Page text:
Overview: April 2017
The humanitarian vulnerability of Gaza’s population has been exacerbated by recent developments, which deepened the internal Palestinian divide, ongoing since the takeover of the Gaza Strip by Hamas in 2007. In March 2017, Hamas established a parallel institution to run local ministries in Gaza, a step seen as a direct challenge to the Palestinian government in Ramallah. In April, the Palestinian government reduced payments to thousands of public employees in the Gaza Strip. Subsequently, the failure to resolve a longstanding dispute between the two Palestinian authorities on issues related to tax exemption for fuel and revenue collection from electricity consumers, resulted in Gaza’s sole power plant (GPP) being forced to shut down completely. Compounded by a halt in the electricity supply from Egypt due to malfunctioning lines, this has triggered electricity blackouts of 20-22 hours a day.
This Humanitarian Bulletin details the impact of the current electricity crisis on health, water and sanitation services, against the backdrop of the continued Israeli blockade. Despite these diﬃculties, the main service providers have maintained a minimum level of operations thanks to emergency fuel provided by humanitarian agencies for backup generators. However, unless the GPP resumes operations, or additional funding for emergency fuel is provided, the fuel reserves at most facilities will be exhausted by the end of June. This will have severe consequences, including a halt to 40 surgical operation theatres, 11 obstetric operation theatres, ﬁve haemodialysis centres and hospital emergency departments assisting almost 4,000 patients daily. It will also reduce the water supply for most of the population to once every four days. The situation may deteriorate even further if, as media reports indicate, the Palestinian government stops covering the cost of the electricity purchased from Israel, now the sole source of electricity in Gaza.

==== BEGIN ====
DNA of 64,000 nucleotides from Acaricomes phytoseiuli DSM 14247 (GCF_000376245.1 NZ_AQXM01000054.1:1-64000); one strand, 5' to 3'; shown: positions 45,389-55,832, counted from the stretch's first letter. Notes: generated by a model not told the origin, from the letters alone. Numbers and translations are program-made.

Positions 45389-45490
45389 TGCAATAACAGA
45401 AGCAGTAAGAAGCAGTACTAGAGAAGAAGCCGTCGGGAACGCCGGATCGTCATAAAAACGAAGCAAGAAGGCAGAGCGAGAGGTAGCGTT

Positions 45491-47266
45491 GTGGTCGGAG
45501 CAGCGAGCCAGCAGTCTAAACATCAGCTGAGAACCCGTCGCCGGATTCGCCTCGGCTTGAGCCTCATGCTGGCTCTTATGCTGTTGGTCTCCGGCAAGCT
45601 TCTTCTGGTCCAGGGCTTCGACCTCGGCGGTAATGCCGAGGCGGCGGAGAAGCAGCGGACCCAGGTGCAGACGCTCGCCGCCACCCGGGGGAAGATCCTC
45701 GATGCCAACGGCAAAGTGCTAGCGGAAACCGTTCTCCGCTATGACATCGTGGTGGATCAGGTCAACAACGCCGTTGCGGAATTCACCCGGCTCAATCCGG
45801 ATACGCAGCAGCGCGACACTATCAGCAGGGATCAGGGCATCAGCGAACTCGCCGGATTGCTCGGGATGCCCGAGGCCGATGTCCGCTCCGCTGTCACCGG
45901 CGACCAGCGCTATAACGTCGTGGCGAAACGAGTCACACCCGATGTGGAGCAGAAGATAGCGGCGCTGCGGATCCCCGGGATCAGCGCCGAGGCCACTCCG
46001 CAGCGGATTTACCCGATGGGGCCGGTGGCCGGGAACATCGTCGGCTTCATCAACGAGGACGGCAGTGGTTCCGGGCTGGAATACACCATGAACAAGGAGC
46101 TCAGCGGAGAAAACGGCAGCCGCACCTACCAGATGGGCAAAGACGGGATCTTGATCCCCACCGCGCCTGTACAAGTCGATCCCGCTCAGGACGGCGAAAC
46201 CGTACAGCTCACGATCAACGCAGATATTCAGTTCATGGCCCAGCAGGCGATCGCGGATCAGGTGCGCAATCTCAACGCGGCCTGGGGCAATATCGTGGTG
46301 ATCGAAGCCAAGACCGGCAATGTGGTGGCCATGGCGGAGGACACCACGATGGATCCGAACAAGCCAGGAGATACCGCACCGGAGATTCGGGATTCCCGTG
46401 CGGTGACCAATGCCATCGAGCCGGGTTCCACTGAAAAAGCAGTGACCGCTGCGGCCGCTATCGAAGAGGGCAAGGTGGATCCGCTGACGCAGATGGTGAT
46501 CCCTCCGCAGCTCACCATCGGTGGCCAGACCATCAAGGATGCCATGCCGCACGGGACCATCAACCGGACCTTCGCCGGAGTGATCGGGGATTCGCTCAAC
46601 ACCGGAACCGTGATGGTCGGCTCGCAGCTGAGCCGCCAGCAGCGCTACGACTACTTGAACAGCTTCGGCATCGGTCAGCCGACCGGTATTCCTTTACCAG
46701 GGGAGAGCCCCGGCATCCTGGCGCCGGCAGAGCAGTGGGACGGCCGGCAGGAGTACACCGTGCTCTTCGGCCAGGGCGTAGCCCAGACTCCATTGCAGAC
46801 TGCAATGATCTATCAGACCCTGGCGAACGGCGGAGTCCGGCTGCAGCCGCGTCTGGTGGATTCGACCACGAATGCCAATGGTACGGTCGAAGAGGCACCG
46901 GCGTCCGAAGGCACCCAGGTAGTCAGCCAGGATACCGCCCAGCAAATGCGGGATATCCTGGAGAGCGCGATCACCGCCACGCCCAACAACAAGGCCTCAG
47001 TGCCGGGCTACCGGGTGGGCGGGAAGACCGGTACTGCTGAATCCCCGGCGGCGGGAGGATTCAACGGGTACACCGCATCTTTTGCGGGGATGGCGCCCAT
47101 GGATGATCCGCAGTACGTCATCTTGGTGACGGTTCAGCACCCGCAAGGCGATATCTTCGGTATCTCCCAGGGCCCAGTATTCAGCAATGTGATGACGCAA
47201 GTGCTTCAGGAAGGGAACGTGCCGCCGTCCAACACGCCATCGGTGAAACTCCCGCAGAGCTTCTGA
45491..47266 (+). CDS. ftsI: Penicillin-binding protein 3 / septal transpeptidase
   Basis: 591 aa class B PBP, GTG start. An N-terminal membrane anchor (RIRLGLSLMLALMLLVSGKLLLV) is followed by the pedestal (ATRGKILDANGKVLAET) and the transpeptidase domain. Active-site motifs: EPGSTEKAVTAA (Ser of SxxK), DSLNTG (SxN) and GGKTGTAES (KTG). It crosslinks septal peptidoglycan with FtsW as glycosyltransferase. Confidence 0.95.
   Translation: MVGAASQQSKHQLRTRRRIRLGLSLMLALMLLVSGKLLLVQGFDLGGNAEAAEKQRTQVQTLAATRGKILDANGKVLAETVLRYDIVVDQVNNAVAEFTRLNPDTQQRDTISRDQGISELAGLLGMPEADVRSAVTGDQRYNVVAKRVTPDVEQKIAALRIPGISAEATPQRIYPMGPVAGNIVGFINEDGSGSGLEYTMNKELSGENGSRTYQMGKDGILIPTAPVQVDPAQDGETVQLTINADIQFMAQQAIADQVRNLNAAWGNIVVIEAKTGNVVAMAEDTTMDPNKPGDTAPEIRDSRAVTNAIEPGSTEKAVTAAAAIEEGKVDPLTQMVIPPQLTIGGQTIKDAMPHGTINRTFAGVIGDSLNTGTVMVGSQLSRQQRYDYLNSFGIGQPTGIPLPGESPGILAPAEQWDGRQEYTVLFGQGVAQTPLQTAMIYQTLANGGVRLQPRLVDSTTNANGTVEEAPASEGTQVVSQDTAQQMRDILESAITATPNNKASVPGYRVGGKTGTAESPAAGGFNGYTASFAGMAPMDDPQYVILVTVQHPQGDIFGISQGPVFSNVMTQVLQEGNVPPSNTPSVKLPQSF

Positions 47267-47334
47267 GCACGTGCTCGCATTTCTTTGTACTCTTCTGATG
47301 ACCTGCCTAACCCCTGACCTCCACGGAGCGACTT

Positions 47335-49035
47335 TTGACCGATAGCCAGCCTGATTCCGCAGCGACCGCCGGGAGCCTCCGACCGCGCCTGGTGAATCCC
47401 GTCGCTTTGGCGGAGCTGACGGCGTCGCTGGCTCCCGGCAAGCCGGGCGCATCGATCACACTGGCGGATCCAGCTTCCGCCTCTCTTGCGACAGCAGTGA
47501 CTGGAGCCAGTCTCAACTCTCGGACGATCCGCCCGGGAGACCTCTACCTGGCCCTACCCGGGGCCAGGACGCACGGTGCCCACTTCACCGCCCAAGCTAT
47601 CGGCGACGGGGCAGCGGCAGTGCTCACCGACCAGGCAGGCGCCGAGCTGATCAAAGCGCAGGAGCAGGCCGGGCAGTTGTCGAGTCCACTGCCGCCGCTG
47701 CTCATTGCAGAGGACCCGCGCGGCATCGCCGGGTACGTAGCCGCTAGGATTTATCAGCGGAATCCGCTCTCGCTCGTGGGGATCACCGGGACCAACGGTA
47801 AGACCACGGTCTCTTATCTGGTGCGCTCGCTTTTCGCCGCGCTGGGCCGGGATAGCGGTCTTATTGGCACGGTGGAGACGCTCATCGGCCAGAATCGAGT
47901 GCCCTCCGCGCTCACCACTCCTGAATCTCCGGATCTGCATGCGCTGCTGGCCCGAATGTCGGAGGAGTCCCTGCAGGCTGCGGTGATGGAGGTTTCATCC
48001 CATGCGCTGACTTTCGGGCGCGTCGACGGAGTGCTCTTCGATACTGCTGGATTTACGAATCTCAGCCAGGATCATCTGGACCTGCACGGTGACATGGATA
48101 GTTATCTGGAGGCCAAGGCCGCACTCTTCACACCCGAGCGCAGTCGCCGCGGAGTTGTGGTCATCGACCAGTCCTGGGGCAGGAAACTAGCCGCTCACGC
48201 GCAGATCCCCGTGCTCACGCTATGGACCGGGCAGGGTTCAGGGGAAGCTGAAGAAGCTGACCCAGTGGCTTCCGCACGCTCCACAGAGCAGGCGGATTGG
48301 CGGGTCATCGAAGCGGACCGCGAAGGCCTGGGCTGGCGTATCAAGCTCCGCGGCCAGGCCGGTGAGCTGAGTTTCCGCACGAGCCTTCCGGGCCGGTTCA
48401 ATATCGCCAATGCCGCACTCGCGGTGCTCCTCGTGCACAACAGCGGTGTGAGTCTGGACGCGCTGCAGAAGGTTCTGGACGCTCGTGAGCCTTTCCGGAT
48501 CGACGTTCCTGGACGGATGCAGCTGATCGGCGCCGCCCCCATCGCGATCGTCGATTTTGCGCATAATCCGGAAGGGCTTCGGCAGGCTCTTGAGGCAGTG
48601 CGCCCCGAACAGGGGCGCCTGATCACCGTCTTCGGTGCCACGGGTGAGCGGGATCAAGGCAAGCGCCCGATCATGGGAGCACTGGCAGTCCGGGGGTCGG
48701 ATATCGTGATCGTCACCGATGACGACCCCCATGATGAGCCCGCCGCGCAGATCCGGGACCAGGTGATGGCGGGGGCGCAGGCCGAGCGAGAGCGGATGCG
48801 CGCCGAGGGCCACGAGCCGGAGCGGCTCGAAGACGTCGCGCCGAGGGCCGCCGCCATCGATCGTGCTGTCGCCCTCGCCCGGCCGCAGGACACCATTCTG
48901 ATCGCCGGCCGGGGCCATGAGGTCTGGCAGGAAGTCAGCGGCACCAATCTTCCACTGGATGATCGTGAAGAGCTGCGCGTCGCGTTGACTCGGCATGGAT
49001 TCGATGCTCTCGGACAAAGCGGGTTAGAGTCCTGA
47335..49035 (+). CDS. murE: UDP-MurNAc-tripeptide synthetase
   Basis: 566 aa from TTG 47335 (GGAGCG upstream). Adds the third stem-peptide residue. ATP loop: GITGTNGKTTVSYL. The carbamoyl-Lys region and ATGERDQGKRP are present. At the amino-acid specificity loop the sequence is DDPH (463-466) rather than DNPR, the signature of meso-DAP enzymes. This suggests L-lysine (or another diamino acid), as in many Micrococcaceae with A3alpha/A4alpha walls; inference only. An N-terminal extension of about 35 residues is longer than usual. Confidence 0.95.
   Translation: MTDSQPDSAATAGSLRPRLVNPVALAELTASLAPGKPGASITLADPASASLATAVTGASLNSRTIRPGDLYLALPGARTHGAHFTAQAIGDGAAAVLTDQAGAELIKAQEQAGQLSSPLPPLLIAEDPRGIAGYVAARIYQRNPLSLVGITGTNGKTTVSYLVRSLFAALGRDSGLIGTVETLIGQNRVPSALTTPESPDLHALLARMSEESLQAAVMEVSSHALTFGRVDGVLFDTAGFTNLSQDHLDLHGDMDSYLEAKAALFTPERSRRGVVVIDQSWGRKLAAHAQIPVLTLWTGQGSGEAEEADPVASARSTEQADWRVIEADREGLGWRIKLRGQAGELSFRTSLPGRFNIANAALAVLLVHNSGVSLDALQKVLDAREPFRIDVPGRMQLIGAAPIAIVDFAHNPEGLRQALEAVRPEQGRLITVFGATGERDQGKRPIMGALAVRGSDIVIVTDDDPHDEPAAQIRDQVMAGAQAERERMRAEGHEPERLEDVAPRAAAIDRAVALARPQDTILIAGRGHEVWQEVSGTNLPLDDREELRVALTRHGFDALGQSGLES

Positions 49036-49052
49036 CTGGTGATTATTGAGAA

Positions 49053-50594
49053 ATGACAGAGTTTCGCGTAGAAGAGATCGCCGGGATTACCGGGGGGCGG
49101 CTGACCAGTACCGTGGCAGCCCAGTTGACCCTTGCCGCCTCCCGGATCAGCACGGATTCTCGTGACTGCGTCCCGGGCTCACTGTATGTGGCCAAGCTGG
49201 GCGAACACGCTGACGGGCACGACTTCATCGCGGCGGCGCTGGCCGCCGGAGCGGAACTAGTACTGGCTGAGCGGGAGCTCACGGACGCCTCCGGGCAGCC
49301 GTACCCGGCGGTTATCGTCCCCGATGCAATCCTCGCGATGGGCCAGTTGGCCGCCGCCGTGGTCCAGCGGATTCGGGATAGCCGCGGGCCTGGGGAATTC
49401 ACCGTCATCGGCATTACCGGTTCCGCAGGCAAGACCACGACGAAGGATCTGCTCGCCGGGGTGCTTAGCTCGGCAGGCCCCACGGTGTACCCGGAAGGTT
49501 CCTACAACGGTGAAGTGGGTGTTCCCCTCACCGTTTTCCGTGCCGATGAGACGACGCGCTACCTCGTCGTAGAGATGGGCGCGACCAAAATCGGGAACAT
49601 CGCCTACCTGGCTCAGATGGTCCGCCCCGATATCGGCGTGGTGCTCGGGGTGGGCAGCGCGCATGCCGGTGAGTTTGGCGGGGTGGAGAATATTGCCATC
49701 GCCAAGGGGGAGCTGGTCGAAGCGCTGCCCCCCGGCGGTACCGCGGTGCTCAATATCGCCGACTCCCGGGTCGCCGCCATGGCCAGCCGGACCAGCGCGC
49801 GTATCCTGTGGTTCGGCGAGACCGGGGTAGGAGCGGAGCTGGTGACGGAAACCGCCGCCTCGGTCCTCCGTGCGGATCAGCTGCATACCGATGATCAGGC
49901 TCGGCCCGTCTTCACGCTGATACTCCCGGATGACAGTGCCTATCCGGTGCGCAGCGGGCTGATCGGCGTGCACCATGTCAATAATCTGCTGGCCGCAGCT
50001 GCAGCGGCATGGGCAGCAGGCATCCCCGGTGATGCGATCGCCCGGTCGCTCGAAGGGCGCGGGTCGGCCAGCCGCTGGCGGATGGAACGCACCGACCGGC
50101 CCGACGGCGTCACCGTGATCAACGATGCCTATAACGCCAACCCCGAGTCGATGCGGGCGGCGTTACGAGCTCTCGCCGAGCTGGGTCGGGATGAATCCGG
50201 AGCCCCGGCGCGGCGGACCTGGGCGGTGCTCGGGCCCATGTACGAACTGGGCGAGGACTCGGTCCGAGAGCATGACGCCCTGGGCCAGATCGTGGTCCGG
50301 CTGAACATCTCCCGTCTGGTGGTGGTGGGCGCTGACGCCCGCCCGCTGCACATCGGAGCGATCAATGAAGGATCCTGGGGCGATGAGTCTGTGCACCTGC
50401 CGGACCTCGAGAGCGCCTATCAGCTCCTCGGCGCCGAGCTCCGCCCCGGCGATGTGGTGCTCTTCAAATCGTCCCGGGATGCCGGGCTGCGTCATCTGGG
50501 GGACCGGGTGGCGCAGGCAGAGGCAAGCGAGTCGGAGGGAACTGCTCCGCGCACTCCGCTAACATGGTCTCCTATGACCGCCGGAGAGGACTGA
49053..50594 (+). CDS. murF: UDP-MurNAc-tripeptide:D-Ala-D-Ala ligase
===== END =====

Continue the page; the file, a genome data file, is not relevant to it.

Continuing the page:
This Bulletin also highlights reports by Palestinian farmers in Gaza about Israeli practices that undermine their agricultural livelihoods in Access Restricted Areas (ARA) near the perimeter fence with Israel. These practices include aerial spraying with chemicals that kill or inhibit the germination of newly-planted seeds, regular warning or direct ﬁre at farmers approaching the area and the levelling of land on the Gaza side of the fence. In early May there was a positive development when Israel temporarily extended the permitted ﬁshing zone along part of Gaza’s coast from six to nine nautical miles for the current sardine season.
Policies that aﬀect agricultural livelihoods are also an ongoing concern in the West Bank, as described in two sections of this Bulletin. One section focuses on further restrictions imposed by the Israeli authorities on access by farmers to their agricultural land isolated by the Barrier. In recent months there has been a tightening of the requirement from Palestinian farmers to own a minimum amount of land to be eligible for an access permit, as well as restrictions on the operation of agricultural gates in the Barrier.
Agricultural livelihoods are also aﬀected by the conﬁscation of Palestinian land to build bypass roads serving primarily Israeli settlers. This Bulletin features the case of An Nabi Elyas village, east of Qalqiliya, where the ongoing construction of a bypass road on its land has resulted in the expropriation of farming land and is also expected to aﬀect the village’s commercial activities. In a positive development, this month the Israeli authorities pre-approved an outline plan for this village in Area C that would protect existing homes and businesses from the risk of demolition and would allow for additional development.
April ended amid concerns over the deepening energy crisis in Gaza and rising tension in the West Bank due to a hunger strike started on 17 April by more than 1,000 Palestinian prisoners held in Israeli jails to protest against their conditions of detention. Their demands include an end to solitary conﬁnement and administrative detention (detention without charge or trial), an increase in the frequency and length of family visits, and improved medical care. Widespread protests across the West Bank in solidarity with the prisoners’ strike ended in clashes with Israeli forces and increased Palestinian injuries.